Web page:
Die Meistersinger von Nürnberg (The Mastersingers of Nuremberg) was first staged in Munich in 1868. Set in Nuremberg in the mid-sixteenth century, the opera deals with the love of the knight Walther von Stolzing and Eva, daughter of the goldsmith Veit Pogner, whose hand is pledged to the winner of the forthcoming song contest. Walther becomes a competitor, in spite of his ignorance of the necessary conventions of the required song, and with the help of the wise cobbler and poet Hans Sachs defeats his ridiculous rival, the town clerk Bechmesser, and satisfies the judges. On Walther’s initial rejection of the rank of Mastersinger, Hans Sachs praises the importance of true German art, and Walther accepts the honour and the hand of Eva.

In the Prelude leitmotifs are heard, including those associated with the Mastersingers, Walther’s love, the Mastersinger Guild, conventional art, youthful fervour, and love and passion, some finally combining. The final scene is set in an open meadow by a stream, with a raised platform for the Mastersingers and guests. The apprentices, with David, Hans Sachs’s apprentice, dance around the girls to the sound of the town pipers, while the journeymen try to interfere and seize the girls for themselves. Finally the Mastersingers, their entry heard in the motif associated with them, form their procession and march in, followed by Pogner and Eva. One of the Masters carries a banner, showing King David with his harp, greeted with joy by the people. After this the apprentices call for silence; now all have taken their places and the contest begins.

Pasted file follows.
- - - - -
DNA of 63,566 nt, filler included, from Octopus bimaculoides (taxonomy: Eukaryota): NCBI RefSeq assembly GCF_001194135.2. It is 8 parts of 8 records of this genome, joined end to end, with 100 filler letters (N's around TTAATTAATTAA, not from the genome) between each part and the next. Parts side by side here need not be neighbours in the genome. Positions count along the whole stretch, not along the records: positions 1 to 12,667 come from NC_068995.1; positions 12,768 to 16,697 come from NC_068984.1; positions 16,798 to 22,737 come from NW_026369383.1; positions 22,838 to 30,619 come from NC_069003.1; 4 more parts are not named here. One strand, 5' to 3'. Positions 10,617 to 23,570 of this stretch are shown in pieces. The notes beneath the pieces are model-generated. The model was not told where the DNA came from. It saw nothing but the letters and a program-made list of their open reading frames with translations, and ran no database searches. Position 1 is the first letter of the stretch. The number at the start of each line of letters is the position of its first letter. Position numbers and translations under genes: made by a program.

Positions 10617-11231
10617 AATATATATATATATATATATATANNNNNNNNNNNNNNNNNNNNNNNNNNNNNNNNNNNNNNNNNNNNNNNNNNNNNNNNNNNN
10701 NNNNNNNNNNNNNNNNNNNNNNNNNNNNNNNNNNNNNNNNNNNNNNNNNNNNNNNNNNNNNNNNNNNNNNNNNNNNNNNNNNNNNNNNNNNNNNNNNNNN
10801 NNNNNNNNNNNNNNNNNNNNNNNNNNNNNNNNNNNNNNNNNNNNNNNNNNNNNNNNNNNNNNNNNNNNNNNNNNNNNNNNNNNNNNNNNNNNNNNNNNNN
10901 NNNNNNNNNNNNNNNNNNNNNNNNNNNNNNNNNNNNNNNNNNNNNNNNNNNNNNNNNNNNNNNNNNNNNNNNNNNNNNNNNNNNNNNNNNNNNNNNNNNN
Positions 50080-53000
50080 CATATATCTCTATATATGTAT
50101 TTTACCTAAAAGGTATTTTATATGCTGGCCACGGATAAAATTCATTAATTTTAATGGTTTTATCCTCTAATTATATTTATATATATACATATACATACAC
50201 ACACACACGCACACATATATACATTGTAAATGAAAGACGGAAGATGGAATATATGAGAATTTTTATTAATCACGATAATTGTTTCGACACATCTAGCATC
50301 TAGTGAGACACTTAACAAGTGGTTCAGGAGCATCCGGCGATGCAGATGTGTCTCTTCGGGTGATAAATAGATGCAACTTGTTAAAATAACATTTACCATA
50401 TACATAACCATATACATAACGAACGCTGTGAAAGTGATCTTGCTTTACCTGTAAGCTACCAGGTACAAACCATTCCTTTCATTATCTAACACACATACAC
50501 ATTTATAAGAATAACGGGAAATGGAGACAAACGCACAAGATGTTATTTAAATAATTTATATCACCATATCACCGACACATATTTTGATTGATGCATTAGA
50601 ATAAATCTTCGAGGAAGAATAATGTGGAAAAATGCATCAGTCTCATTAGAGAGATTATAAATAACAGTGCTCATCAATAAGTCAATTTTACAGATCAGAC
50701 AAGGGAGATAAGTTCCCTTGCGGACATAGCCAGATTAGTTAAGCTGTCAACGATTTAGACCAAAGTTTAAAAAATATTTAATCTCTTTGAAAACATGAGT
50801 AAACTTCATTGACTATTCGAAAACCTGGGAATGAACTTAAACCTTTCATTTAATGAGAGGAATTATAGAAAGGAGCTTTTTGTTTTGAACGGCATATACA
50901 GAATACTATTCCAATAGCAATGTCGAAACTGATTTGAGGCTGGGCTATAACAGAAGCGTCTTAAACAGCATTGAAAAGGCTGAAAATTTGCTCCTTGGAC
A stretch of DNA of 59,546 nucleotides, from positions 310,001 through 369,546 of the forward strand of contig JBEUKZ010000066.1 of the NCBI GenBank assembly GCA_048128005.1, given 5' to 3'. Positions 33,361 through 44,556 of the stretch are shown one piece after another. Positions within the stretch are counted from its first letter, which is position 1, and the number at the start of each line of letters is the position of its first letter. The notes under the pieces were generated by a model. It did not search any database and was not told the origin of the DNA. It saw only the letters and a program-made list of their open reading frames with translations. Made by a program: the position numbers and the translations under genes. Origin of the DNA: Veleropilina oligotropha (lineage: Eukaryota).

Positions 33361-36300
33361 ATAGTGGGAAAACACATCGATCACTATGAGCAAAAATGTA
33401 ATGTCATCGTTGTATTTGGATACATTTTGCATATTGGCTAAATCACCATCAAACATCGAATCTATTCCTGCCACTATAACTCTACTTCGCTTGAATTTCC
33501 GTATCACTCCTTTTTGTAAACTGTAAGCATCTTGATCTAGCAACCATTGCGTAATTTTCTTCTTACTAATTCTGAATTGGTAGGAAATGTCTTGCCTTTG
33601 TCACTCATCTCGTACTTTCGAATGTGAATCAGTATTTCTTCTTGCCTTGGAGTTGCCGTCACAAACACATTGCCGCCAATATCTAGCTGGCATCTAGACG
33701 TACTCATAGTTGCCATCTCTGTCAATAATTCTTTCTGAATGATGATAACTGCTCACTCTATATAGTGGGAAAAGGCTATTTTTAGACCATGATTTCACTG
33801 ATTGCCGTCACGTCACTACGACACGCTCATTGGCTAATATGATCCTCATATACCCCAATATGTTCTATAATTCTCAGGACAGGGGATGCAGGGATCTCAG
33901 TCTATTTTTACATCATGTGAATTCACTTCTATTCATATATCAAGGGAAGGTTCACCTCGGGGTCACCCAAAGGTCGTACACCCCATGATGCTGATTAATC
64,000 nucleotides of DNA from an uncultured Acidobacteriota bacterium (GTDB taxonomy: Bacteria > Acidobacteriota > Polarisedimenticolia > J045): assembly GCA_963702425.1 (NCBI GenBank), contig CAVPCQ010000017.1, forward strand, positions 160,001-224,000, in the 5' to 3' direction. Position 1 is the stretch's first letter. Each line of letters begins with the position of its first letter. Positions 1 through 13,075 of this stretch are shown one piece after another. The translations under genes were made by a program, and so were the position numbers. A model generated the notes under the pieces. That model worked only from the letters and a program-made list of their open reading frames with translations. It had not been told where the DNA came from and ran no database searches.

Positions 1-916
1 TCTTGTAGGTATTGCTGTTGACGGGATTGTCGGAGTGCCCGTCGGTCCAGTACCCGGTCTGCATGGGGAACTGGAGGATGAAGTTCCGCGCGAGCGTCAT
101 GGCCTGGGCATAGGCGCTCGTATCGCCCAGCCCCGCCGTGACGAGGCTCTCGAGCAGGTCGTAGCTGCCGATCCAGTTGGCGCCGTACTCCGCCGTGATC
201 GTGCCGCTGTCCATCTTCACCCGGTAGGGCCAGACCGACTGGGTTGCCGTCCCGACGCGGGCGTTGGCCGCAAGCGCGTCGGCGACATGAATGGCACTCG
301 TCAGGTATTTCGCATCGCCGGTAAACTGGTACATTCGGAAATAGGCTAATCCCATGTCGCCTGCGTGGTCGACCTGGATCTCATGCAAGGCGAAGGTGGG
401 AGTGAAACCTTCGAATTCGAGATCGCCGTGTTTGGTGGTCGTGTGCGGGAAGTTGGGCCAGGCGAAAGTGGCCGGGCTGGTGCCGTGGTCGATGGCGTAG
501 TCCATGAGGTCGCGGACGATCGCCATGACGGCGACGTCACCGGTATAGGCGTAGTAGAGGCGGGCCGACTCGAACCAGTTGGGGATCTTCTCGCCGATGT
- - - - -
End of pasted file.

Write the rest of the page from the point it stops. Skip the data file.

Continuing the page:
After his escape from Dresden in 1849, Wagner had been helped in Switzerland by the banker Otto Wesendonck, with whose wife the composer established a relationship, finally exposed by Wagner’s wife Minna. This domestic intrigue lay, in part, behind the story of doomed lovers in Tristan und Isolde, in which the hero, Tristan, betrays his king and benefactor, King Marke, whose bride, Isolde, he has escorted over the water to her new husband. Their love is brought about by a love potion, administered, during the course of their journey, by Brangäne, Isolde’s servant.

The Prelude to Act I opens with motifs associated with longing and mystery, the love of Tristan and Isolde, to be realised only in death. Tristan’s motif is heard and the thematic element associated with their gaze, as they look at one another in love and not enmity. The Prelude weaves into its texture also the love potion and death potion motifs, the potion administered by Brangäne that is the cause of their love.

The second act of the opera is set in the grounds of King Marke’s castle in Cornwall on a summer night. The garden is surrounded by high trees, with steps leading up to Isolde’s chamber. There is a torch burning by the open doors. The King, himself has just left on a hunting expedition and the horns are heard in the distance. Brangäne, standing on the steps, looks towards the departing huntsmen and then back at the chamber, from which Isolde emerges. Isolde listens to the sounds of the night, oblivious to Brangäne’s concern that the hunt is still within hearing and ignoring her claim that her mistress should beware of Melot, a treacherous friend of Tristan, who has organized the King’s night-time expedition as a ploy to catch the lovers unawares. Tristan and Isolde are together, their love only interrupted by the sound of Brangäne’s warning, as she watches from the tower for the return of the King. The return of King Marke, with Melot and his men, leads to the fatal wounding of Tristan. The Prelude to Act III suggests the despair of Tristan, awaiting death, with motifs of languid suffering and empty loneliness. The final scenes of the opera bring the death of Tristan, who dies in Isolde’s arms. She falls insensible to the ground, and later, as she wakes, Brangäne tells her that she has revealed the truth about the love potion to the King, who forgives his intended bride. It is to no avail and in her mystical farewell, Isolde, disregarding all else, wishes only to join Tristan with love in death. Her hope is fulfilled as she sinks slowly onto her lover’s body.


Keith Anderson